How Do I Know If My Workplace Policy Discriminates Against a Certain Religion?

If you are interested in accommodating all employees and avoiding claims of religious discrimination, a “one size fits all” policy for all employees may not be the best solution for your business. Speak to your legal counsel about whether your policies and practices provide a method for addressing the religious practices of your employees.

For more information on religious discrimination, contact the Orange County employment attorneys at Newport Trial Group today.

 

 

United States Supreme Court May Ultimately Decide Issue of Mandatory Union Fees for California Schoolteachers

Once again, unions are under fire in California. A lawsuit attacking mandatory union dues filed in Federal Court by a group of California public school teachers appears as if it may be headed for the U.S. Supreme Court. The case, filed last May, is currently pending in the 9th Circuit Court of Appeals.

Under the National Labor Relations Act (“NLRA”), which governs almost all private sector employees, an employee cannot be required to be a member of a union or pay it any monies as a condition of employment unless “the collective bargaining agreement between the employer and the union contains a provision requiring all employees to either join the union or pay union fees.”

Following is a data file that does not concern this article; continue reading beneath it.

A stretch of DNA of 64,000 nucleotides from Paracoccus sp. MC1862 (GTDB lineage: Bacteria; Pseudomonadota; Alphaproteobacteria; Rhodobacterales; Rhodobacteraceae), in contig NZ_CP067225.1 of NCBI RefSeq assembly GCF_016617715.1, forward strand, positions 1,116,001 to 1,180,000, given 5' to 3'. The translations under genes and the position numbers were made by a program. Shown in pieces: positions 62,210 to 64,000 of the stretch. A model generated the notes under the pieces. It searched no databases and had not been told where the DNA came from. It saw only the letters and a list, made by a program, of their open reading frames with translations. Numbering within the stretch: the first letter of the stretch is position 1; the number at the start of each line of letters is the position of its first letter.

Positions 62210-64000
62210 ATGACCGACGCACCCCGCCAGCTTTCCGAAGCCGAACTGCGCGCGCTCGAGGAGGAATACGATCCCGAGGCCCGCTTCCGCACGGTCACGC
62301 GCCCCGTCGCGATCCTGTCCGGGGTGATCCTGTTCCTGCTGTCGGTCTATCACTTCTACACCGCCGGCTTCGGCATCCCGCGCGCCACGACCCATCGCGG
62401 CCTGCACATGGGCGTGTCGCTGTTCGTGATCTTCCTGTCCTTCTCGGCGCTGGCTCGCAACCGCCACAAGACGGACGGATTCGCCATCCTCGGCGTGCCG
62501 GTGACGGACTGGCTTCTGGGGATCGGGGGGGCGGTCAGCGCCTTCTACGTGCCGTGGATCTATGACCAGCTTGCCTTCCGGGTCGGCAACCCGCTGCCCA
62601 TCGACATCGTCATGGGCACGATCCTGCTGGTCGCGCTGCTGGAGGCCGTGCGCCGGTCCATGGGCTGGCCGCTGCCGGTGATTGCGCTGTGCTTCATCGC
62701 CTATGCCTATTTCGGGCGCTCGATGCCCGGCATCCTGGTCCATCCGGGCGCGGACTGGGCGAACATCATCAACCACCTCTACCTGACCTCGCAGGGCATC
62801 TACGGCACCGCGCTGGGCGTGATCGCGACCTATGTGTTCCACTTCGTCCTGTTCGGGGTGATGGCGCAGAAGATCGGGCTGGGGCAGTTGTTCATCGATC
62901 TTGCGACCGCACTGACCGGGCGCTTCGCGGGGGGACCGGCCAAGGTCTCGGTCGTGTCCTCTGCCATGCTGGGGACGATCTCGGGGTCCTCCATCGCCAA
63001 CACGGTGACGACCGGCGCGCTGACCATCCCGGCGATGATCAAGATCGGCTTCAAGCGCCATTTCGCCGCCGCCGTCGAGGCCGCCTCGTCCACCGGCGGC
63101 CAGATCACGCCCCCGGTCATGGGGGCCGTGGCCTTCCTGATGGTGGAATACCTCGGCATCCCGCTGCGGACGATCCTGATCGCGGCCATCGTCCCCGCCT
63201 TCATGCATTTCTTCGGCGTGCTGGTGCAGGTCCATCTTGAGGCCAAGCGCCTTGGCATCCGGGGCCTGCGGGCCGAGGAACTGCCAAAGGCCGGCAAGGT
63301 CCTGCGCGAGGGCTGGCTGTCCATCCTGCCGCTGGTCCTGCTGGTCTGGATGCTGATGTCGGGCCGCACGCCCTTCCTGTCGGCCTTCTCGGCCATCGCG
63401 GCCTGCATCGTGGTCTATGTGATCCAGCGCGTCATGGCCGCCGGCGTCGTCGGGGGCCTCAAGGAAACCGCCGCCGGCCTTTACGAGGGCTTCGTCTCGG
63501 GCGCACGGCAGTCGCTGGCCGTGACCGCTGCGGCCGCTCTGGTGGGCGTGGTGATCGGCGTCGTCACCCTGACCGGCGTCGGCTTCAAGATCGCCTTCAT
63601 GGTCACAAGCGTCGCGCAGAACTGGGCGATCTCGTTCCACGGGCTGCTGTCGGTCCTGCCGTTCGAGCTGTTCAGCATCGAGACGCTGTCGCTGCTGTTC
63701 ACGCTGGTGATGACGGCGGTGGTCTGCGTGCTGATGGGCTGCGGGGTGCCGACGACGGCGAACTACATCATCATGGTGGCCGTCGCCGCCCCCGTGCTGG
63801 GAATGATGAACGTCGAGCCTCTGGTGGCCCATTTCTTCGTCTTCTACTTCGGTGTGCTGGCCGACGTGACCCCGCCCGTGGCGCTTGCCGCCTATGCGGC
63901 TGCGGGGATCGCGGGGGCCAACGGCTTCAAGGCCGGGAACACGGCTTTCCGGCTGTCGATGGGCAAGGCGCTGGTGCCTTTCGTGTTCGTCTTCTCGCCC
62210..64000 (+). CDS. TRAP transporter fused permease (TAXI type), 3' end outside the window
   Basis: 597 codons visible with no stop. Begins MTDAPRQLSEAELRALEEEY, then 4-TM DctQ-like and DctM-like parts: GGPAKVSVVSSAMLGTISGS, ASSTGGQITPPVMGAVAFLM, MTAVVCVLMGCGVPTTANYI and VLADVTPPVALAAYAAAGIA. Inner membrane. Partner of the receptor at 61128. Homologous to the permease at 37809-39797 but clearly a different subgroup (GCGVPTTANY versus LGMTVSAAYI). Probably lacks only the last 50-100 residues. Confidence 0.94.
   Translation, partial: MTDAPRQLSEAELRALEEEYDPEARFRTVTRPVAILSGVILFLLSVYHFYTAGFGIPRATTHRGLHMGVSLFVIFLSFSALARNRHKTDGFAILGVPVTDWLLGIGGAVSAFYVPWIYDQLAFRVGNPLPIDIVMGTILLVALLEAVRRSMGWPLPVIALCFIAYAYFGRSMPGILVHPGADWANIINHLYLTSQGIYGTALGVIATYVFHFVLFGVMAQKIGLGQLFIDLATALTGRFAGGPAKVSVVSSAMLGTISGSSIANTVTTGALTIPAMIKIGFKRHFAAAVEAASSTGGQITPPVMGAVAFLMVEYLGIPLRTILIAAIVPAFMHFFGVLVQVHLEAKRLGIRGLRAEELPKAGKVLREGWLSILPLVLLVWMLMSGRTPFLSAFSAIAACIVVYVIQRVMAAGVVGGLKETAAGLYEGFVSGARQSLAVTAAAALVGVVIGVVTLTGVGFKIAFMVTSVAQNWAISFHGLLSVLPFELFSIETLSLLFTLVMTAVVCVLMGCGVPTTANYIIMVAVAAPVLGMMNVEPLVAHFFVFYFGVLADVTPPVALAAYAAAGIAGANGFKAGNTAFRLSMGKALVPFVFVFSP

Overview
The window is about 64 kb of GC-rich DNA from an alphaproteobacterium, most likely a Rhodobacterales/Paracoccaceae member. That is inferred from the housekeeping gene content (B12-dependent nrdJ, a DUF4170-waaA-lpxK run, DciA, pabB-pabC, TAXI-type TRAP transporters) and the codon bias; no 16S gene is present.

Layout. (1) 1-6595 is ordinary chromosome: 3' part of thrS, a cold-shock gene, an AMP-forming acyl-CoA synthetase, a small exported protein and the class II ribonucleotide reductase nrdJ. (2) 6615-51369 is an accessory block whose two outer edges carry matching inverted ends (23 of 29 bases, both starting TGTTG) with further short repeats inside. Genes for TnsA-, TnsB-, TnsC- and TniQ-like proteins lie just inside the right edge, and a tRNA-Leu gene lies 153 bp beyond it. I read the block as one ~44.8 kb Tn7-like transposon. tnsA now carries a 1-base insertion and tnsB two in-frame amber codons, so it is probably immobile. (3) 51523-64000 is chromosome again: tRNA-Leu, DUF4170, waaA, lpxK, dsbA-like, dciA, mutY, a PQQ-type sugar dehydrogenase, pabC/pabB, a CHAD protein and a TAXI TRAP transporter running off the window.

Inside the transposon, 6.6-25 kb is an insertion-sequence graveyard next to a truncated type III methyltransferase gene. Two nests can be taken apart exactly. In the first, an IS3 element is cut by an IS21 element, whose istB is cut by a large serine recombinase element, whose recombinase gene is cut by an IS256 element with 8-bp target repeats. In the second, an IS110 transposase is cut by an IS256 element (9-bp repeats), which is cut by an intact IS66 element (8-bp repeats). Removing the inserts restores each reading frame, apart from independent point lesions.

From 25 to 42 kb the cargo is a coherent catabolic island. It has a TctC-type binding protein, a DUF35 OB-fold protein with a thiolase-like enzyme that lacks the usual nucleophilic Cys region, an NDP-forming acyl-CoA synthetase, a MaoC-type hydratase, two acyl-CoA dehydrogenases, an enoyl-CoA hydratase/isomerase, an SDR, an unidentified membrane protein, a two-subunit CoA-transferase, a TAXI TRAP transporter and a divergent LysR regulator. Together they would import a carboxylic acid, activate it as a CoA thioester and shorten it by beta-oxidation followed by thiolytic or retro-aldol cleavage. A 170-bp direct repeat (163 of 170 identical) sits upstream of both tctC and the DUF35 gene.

At issue in this case is a California law requiring teachers to join a union to gain employment, and to pay union dues in order to maintain their employment. While the teachers are allegedly able to opt out of paying dues that support non-union business or political activity, the group filing the lawsuit claims that exercising these opt-outs results in negative consequences and that the opt-outs themselves are not altogether comprehensive. As a result, the group is seeking an end to mandatory union membership and membership dues, arguing that they, the California Teacher’s Association, are free to pursue any agenda they wish without considering the views of the individual teachers that fund the union.